Hal posted a pointer to my comments on this from last year. I'll weigh in
I think this is an issue with semantics. You can't solve semantic problems
with added syntax, no matter how much syntax you add.
Furthermore, there are risks with this, too. You can still perform a
redirection attack on a targeted signature. Suppose Alice is trying to do a
business deal with both Bob and Charlie, and trying to get the best price.
If Bob sends Charlie a signed message that is targeted to him, it can be
more embarrassing than if the signature were untargeted. I'm really sorry,
but if you send a private message to someone who puts it on their web page,
you might be irked by this.
One of the things that I try to keep an eye out for is traffic analysis. I
think it is a feature of OpenPGP that it puts the signatures inside the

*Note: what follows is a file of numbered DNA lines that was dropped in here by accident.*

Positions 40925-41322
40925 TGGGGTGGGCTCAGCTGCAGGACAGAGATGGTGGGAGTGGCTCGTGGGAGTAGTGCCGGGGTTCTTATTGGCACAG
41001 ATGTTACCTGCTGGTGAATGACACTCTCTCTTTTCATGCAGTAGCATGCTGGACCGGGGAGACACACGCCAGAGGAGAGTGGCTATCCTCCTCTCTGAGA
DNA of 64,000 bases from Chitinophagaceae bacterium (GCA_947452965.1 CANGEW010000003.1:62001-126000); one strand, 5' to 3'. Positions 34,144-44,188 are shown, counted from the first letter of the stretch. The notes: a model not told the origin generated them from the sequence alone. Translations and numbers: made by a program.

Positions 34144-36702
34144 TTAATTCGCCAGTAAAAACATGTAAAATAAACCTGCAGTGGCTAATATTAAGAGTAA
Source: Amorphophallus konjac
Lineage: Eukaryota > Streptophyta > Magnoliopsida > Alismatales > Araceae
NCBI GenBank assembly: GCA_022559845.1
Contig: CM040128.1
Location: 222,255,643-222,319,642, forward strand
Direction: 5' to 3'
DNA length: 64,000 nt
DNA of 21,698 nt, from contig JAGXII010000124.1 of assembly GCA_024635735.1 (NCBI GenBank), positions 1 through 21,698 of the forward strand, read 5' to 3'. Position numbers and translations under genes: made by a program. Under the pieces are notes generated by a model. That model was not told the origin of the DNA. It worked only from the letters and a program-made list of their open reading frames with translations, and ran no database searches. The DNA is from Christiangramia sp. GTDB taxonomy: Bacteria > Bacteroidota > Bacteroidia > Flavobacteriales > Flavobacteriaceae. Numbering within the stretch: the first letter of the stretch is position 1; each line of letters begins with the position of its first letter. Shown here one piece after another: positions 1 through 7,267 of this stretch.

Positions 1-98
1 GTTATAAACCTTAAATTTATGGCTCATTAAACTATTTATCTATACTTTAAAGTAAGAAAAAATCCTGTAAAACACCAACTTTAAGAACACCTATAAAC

envelope, because if they're outside the envelope, you have
cryptographically assisted traffic analysis. Targeting in signatures also
assists traffic analysis, and users who don't understand that signing
low-context messages is a bad idea aren't going to understand traffic
Lastly, if you really, really want to do this, there is already support in
the OpenPGP protocol for it! This is one of the myriad things notations are
good for. Software can make a signature with a human-readable notation in it
that is boilerplate. It could say, "Created on <date> by <source> for
<target>." There's your targeting, just convince some implementer to do it.
Just don't make me use it, thanks. I'll have even less reason to sign